Saturday, April 15, 2006

Beginning a New Interruption, Closer to Home

1. US capital, after 30 years of pounding down the living standards of workers at home and abroad; after driving Latin American into the lost decade of the 1980s, and leading it into the advanced export deprivation of the 1990s; after ruining village, small scale agriculture; after IMF/WB austerity program after austerity program dismantling mine and factory; after a one dozen, two dozen years of NAFTA, the Plaza Accords, the Washington Consensus; after decades of "special zones," "entrepreneur enclaves," "development areas," turning borders and entire countries into maquilladoras, sweatshops, and massage parlors, finally found itself face to face in its home territory with the labor it had imported as the result of the capital it had exported.

Capital, sparkling white and dripping blood and dirt from every pore, was confronted in the streets of its home land by the workers who had migrated, never by choice, but always be need-- economics is never discretionary, always compulsory-- to the land of opportunity, the land of opportunity of sub-minimum wages, unpaid labor, threats, assaults. A place like home.

When capital, recognizing that compulsion without discrimination, that wage-labor without intimidation, was really private property without protection, decided to formalize its degradation of labor and indigenous cultures at home and abroad, just that immigrant wage labor, now concentrated in the cities of the US, took to the streets in the colors of its orgins-- red, yellow, brown, and black.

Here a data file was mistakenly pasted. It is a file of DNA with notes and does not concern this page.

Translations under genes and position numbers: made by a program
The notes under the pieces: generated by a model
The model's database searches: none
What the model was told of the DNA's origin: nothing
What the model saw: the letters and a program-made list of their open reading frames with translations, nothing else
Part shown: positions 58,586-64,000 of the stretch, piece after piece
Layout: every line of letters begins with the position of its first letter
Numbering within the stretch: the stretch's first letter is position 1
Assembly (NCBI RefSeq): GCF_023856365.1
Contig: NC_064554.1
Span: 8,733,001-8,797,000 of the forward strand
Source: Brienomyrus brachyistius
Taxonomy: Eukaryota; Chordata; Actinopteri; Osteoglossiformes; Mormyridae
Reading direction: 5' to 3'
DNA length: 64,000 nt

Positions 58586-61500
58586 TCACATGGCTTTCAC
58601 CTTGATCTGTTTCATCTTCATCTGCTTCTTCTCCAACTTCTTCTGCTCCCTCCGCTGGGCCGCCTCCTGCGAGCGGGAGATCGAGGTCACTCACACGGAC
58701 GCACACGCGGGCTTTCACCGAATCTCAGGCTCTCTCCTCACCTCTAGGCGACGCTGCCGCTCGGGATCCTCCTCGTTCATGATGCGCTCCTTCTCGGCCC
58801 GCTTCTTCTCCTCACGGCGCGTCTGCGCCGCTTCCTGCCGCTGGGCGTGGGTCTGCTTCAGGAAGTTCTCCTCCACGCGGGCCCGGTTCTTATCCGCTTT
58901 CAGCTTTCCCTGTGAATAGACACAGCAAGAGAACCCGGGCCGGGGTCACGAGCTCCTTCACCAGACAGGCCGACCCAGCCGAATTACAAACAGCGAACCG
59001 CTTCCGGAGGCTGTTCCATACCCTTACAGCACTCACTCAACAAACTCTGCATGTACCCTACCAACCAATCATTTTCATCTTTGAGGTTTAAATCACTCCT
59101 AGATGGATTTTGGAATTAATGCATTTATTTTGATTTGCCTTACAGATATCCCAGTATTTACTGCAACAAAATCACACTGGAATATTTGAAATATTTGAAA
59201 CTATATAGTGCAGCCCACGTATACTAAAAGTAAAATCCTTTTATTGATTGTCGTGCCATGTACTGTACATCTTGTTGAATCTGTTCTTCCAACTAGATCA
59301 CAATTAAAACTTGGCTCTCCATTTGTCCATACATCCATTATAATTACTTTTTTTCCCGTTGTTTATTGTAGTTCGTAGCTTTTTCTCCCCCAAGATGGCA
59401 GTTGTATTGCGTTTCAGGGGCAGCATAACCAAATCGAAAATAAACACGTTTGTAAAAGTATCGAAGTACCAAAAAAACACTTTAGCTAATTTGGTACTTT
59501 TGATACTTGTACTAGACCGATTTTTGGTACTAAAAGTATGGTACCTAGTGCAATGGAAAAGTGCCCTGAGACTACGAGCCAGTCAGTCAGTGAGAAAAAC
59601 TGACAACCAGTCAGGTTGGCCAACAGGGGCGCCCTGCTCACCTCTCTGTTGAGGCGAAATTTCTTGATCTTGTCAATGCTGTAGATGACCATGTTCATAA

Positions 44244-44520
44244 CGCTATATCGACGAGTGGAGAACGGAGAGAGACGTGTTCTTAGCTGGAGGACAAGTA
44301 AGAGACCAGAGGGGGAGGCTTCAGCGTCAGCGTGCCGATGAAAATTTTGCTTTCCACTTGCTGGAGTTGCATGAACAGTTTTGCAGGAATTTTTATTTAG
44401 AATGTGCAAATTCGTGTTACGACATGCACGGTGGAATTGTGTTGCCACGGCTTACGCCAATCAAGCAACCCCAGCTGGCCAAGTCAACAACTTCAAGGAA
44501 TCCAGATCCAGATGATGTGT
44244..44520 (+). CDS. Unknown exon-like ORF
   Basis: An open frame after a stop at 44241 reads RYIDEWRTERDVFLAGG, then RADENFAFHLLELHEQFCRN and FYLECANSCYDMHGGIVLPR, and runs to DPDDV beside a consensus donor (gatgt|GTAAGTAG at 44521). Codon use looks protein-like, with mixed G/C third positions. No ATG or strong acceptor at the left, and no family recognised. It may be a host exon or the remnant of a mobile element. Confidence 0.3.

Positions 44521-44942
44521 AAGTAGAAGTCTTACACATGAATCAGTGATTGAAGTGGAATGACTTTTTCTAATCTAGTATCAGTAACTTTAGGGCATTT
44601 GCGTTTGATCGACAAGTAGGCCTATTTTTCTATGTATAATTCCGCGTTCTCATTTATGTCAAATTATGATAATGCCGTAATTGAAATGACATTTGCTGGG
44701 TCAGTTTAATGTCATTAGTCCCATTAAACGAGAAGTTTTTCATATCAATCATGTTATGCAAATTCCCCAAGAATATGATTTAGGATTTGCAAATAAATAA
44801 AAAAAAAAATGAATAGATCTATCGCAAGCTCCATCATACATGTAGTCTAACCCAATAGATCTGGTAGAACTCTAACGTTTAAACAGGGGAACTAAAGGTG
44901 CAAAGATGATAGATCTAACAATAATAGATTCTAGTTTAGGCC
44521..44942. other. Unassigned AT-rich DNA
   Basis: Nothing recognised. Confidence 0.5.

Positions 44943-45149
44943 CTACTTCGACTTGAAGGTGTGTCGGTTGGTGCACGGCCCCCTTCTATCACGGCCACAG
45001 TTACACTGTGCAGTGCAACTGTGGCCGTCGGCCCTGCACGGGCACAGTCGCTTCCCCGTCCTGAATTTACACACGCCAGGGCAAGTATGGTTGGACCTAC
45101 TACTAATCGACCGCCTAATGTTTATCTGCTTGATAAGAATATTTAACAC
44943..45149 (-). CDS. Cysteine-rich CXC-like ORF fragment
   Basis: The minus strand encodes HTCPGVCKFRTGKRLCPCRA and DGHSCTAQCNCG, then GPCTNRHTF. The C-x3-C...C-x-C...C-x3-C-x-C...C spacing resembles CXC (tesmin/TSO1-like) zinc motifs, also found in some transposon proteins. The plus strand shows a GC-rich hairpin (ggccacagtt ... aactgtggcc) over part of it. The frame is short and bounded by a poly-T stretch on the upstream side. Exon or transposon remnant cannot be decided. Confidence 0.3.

2. The "immigration issue" is first, last, foremost and everwhere in between an issue of labor. The attacks on migrants are the attacks of capital on labor. The struggle is no more successfully resolved by any piece of legislation, more or less liberal, than that of the Delphi workers can be resolved by pension bailout guarantees, legislated "retraining" or buy-out packages, or contract compromises.

While "leftists" and "Marxists" ponder slogans, actions, demands; while retread Maoists all dressed up in guayaberas excuse their own ignorance by advocating "learn from the masses," the issue of immigration, the struggle of migrants is the issue and the struggle of labor itself. It is the struggle against the wage system itself.

No legislation deserves endorsement. No liberal democrat or Democrat deserves support. Exactly the opposite is required-- the class based rejection of democrat/Democrats.

The opposition to all forms of border control, all punitive measures against migrant peoples, the demand for the reorganization of education, health care, social services, regulatory agencies under the control of workers, with workers represented in their own political party, are the first steps, the lowest common denominators, the minimal demands against the rule of capital.

Open borders are the prerequisite to expelling the capitalists.

S. Artesian
April 15, 2006

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